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portions, and mixing only one part of oxygen gas with two of hydrogen. The report will then be much louder than with common air.
This experiment may be made conveniently by means of an apparatus called the inflammable air pistol. To charge it, nothing more is necessary than to introduce its mouth inverted into a wide-mouthed bottle, filled with a mixture of oxygen and hydrogen gas, leaving it in for a few seconds; it is then to be stopped with a cork, and may be fired by the electrical spark taken from the prime conductor of the machine, or by a charged Leyden phial.
It has been, with great plausibility, conjectured, that the noise of thunder is the effect of the rapid combustion of hydrogen and oxygen gas, fired by the electric spark; and that the rain which falls so copiously at the time of thunder-storms, is owing to a sudden formation of water by this means.
From its lightness, it has been employed for making air-balloons, which have been already described.
Soap bubbles, filled with hydrogen gas, ascend in the air. To show this, fill a bladder with hydrogen gas, and fasten it to a tobacco pipe; dip the bowl of the pipe into a lather of soap, squeeze the bladder gently, in order to form a bubble, and detach it in the usual manner. These bubbles will rise rapidly into the air : if a lighted taper be presented to them, they catch fire and burn with a slight explosion.
If the bladder be filled with a mixture of hydrogen and common air, the soap-bubbles will ascend, and when the taper is presented to them they will explode with a loud report. This experiment is more striking if oxygen gas be mixed with hydrogen. If the bladder be squeezed so as to
form a great many bubbles on the surface of the bason, the report will be as loud as that of a cannon.
It has lately been discovered, that hydrogen, like oxygen, is an acidifying principle. United to chlorine, it forms hydro-chloric acid, which is the same as muriatic acid. Combined with iodine, it forms hydriodic acid.
When hydrogen gas is united to sulphur, it forms sulphureted hydrogen, which has also the properties of an acid. Tellureted hydrogen has also acid properties.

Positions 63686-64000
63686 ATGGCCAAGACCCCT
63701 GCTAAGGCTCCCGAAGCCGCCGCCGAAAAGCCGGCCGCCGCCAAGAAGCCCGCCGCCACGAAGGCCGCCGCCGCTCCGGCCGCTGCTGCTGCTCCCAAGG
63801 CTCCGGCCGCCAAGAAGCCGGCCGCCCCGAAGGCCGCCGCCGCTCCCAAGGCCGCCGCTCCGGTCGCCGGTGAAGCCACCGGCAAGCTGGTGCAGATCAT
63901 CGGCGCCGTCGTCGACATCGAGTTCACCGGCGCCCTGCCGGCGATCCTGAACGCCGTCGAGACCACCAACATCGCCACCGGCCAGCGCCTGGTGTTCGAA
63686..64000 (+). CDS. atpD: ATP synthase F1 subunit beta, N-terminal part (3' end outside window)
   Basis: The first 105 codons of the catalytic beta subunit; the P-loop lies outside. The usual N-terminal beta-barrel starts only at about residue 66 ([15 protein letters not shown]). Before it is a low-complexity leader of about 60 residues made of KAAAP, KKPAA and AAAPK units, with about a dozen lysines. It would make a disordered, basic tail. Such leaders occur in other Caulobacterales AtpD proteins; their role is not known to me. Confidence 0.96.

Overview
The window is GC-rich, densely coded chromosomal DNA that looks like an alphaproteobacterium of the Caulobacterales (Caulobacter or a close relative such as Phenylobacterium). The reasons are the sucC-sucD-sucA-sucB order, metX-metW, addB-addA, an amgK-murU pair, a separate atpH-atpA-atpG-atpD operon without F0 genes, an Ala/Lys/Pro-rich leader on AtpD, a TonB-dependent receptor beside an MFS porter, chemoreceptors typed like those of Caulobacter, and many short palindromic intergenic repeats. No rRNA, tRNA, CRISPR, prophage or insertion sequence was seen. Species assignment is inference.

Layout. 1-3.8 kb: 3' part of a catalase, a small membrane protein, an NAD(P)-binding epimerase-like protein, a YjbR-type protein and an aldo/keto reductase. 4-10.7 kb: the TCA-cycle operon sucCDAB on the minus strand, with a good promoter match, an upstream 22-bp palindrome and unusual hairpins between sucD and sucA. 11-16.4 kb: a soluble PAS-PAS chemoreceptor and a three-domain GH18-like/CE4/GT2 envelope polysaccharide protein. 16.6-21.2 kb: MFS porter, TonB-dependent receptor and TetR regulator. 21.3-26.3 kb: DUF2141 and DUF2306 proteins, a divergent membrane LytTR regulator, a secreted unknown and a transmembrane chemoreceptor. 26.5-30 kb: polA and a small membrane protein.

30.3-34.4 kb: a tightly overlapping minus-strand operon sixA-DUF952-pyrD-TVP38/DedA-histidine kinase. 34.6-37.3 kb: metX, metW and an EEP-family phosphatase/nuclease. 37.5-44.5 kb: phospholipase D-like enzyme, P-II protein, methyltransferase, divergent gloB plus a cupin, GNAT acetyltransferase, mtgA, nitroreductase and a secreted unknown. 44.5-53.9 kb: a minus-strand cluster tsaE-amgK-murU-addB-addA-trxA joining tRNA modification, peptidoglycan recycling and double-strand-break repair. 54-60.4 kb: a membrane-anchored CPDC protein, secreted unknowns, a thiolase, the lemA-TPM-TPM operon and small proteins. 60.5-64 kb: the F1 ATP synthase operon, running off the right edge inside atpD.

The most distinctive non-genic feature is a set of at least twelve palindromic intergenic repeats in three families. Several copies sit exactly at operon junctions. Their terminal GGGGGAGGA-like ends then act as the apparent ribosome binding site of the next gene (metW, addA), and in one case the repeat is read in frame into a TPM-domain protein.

Hydrogen and Oxygen.
It has been already mentioned, that these two elements, when combined, form water.
Till lately, water was considered as a simple substance, or element; no one had ever been able to decompose it; and the decomposition of it, which is daily effected in natural processes, had escaped observation. We shall, however, give such evident proofs of the decomposition and recomposition of water, as will clearly show that it is not a simple body.
Experiment I.--A tube of common glass EF (Plate 2. fig. 7.), well annealed, and difficult to be fused, about ten or eleven lines diameter, was placed across a furnace C FED, in a position somewhat inclined; and to its upper extremity was adapted a glass retort A, containing a known quantity of distilled water, and resting on a furnace VV. To the lower extremity of the glass tube F was applied a worm SS, connected with the double-tubulated flask H, and to the other tubulure was adapted a bent glass tube KK, destined to convey the gas to an apparatus proper for determining
the quality and quantity of it. When the whole was thus arranged, a fire was kindled in the furnace CFED, and maintained in such a manner, as to bring the glass tube E F to a red heat, but without fusing it; at the same time as much fire was maintained in the furnace V V X X, as to keep the water in the retort A in a continual state of ebullition,
In proportion as the water in the retort A assumed the state of vapour by ebullition, it filled the interior part of the tube E F, and expelled the atmospheric air which was evacuated by the worm SS, and the tube K K. The steam of the water was afterwards condensed by cooling in the worm SS, and fell drop by drop, in the state of water, into the tubulated flask H. When the whole of the water in the retort A was evaporated, and the liquor in the vessels had been suffered to drain off completely, there was found in the flask H a quantity of water, exactly equal to that which was in the retort A, and there had been no disengagement of any gas; so that this operation was merely a common distillation, which gave absolutely the same result as if the water had never been brought to a state of incandescence, in passing through the glass tube EF.